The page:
Piping Hot (Origin)

What Is the Origin of the Saying "Piping Hot"?

homesitemapsayings & proverbs piping hot
The term piping hot means extremely hot. It is thought to have originated from the sound of the old pipe organs in large churches. It was first penned by Chaucer in the Canterbury Tales. He wrote Wafers piping hot out of the gleed.

A Competing Theory

In Scotland, when ceremonial dishes of food are brought to the table to the accompaniment of bagpipes, they are piped in; i.e., they are piping hot.
Piping Hot (Origin)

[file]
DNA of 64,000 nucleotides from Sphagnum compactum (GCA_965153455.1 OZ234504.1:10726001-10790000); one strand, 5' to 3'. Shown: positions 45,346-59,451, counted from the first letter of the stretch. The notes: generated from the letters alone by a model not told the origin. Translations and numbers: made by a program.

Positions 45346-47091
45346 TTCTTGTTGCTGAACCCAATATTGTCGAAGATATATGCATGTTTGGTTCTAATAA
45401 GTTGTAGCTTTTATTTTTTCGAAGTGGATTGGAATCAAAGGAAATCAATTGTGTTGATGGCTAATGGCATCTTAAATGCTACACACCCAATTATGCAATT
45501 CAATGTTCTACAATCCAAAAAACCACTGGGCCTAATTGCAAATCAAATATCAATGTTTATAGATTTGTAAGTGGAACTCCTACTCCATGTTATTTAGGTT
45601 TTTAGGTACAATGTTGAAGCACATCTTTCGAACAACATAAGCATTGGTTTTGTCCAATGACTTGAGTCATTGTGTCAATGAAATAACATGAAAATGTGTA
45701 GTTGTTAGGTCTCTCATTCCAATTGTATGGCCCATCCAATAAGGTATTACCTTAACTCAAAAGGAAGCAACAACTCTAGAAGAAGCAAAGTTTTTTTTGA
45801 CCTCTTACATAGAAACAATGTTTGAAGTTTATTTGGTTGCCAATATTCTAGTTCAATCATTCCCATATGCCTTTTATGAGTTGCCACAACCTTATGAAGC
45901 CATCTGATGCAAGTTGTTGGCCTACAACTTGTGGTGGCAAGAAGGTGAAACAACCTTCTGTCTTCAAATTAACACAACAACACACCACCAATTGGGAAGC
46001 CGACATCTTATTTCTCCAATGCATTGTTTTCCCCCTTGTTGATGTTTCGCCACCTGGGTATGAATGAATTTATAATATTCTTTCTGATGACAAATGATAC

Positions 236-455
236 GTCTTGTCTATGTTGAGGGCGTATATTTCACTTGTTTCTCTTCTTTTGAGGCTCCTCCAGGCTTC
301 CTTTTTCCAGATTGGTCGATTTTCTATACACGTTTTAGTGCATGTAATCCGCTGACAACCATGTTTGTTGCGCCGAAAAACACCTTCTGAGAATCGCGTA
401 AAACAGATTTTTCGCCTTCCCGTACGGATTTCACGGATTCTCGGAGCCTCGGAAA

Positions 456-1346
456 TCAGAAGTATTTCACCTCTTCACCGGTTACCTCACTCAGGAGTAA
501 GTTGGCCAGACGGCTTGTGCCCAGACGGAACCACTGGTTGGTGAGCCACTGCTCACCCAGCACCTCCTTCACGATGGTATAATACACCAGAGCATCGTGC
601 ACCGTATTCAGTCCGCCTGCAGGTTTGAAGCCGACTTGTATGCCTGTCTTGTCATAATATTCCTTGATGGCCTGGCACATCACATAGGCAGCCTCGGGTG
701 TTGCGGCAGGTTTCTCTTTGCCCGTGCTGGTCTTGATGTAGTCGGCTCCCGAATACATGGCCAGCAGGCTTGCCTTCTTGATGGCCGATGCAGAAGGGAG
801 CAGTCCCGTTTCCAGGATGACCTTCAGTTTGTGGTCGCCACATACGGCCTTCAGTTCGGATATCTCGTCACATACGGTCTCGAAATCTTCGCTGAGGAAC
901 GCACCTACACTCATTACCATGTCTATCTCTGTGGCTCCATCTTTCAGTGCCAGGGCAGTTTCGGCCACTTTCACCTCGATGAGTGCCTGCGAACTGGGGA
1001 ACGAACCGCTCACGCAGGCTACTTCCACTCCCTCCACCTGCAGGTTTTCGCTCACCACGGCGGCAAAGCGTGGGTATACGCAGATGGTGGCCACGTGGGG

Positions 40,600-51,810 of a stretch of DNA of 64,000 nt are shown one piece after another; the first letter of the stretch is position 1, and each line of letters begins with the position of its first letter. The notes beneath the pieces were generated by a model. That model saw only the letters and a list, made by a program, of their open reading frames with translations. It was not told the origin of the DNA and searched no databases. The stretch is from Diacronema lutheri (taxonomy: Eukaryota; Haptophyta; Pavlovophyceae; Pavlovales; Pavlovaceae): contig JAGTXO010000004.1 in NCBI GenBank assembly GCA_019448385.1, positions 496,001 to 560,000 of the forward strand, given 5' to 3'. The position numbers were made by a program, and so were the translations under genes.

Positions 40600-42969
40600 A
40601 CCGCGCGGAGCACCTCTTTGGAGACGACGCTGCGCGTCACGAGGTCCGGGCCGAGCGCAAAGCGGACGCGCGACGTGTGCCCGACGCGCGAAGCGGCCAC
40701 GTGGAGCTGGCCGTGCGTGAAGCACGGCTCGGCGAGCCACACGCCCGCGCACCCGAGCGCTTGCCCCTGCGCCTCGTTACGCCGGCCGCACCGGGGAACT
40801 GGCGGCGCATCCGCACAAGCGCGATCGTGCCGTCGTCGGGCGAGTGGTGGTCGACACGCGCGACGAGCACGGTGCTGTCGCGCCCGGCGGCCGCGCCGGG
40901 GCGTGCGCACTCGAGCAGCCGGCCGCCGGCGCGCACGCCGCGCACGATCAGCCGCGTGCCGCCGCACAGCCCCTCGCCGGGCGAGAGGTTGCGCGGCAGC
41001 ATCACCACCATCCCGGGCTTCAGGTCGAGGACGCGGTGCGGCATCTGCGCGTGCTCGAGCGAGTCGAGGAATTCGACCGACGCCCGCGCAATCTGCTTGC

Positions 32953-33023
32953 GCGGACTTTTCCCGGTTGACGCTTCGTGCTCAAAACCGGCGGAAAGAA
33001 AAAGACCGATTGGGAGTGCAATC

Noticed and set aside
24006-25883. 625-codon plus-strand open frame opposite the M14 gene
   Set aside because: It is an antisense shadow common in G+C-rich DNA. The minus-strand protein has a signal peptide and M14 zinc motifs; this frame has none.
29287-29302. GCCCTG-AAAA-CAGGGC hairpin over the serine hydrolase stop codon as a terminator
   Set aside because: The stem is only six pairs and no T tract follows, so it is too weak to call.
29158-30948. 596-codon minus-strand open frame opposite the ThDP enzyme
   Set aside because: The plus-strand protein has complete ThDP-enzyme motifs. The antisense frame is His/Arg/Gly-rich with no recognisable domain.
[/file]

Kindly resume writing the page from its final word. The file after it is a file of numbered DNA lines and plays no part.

Examples of Use:

  • That plate has just come out of the oven. It's piping hot!
  • Why didn't you blow on it before you ate it? I told you it was piping hot.
  • The baking tray is piping hot. Use oven gloves.

Previous and Next Sayings

More Proverbs, Sayings, and Idioms

author logo

This page was written by Craig Shrives.

You might also like...

Help us improve...

Was something wrong with this page?

Use #gm to find us quicker.

Create a QR code for this, or any, page.

confirmatory test